To define tube bleb-pathophysiology, outlining factors that may play a major role in the ultimate success or failure of the bleb. Methods that may be used to advance success of these blebs are discussed.
Materials and Methods:
The study describes the importance of tube shunt bleb pathophysiology, including the role of cytokines, relating to bleb failure or success. Methods to influence these outcomes, are outlined.
Understanding the various parameters involved with the pathophysiology of tube shunt blebs, especially intraocular pressure (IOP), and cytokine content of aqueous. The production of cytokines by tube shunt blebs, and the possible adverse results of this action on a second tube shunt in a different quadrant of the eye.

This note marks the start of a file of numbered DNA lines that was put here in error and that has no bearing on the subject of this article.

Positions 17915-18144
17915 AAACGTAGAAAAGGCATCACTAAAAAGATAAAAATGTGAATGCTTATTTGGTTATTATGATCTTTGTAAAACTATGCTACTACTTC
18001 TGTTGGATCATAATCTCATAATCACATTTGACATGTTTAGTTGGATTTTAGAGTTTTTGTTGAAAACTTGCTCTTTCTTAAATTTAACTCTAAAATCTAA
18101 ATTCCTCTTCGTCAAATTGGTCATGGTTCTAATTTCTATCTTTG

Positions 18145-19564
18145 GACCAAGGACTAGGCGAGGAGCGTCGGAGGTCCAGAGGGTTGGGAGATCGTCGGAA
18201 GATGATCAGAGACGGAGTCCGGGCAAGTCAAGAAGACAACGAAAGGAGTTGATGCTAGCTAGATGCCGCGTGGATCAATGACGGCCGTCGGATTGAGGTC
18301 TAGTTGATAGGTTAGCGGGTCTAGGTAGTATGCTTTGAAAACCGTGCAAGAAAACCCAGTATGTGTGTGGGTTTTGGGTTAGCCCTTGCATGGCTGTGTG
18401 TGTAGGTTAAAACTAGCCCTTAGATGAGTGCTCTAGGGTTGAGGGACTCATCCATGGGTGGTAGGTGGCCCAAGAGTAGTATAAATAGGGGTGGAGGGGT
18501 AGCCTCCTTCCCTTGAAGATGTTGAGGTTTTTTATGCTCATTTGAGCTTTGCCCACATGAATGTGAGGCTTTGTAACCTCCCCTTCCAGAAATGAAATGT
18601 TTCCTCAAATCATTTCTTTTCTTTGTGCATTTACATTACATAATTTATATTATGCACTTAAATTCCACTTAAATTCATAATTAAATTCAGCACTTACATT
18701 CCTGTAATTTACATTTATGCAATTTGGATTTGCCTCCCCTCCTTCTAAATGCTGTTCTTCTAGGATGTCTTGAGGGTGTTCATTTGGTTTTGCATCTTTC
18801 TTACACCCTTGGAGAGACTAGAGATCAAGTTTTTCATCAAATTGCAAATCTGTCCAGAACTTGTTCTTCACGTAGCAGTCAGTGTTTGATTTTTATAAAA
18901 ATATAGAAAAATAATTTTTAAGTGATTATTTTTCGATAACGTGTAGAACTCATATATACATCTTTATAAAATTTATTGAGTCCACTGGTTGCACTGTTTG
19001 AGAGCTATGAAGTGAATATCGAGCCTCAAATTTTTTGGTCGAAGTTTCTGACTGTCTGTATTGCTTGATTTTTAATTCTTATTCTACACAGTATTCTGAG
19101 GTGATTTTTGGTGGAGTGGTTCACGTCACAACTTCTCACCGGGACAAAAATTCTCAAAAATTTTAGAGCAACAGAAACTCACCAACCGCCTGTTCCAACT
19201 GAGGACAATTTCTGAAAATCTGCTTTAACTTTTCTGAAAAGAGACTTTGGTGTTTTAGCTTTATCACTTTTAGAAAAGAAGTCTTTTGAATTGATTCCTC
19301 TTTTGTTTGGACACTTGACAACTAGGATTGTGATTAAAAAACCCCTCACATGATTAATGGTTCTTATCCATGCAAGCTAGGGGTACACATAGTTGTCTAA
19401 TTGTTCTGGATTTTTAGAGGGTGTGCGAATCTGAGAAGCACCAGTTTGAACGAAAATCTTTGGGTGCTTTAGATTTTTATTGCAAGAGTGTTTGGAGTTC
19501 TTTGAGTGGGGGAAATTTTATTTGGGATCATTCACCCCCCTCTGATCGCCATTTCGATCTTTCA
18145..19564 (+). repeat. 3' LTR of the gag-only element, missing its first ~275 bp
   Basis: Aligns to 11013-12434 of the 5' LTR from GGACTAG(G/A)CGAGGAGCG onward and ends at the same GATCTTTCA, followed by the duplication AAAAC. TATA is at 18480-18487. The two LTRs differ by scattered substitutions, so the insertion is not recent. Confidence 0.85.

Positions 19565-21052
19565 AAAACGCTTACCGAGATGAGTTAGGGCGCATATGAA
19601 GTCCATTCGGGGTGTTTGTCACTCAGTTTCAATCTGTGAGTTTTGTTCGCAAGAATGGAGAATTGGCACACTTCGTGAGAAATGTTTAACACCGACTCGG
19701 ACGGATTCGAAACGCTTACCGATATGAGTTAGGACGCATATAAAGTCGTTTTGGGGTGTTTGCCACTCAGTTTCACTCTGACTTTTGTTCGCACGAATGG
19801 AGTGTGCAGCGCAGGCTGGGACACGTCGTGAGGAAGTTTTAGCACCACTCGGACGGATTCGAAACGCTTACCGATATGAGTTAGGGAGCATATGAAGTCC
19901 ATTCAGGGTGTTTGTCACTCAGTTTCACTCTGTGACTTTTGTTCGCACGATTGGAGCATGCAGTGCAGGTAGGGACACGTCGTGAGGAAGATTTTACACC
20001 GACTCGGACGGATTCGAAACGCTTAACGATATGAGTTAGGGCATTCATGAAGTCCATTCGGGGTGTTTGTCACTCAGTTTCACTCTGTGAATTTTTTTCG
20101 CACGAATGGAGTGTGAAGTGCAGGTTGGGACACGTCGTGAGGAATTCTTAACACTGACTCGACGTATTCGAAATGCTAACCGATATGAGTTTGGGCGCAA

Tube shunts are conduits transporting aqueous from within the eye to the subconjunctival space. The ultimate end result is to create a drainage bleb over the tube plate. The formation of the bleb is controlled by multifactorial components, including age of the patient, racial background, presurgical IOP, and thereby aqueous cytokine content, and patient’s individual reaction to the presence of a foreign body beneath the conjunctiva. Prolonged IOP within the bleb results in cytokine production by the bleb lining. Occluding the tube of a failed implant can prevent damage to a new implant in a different eye quadrant.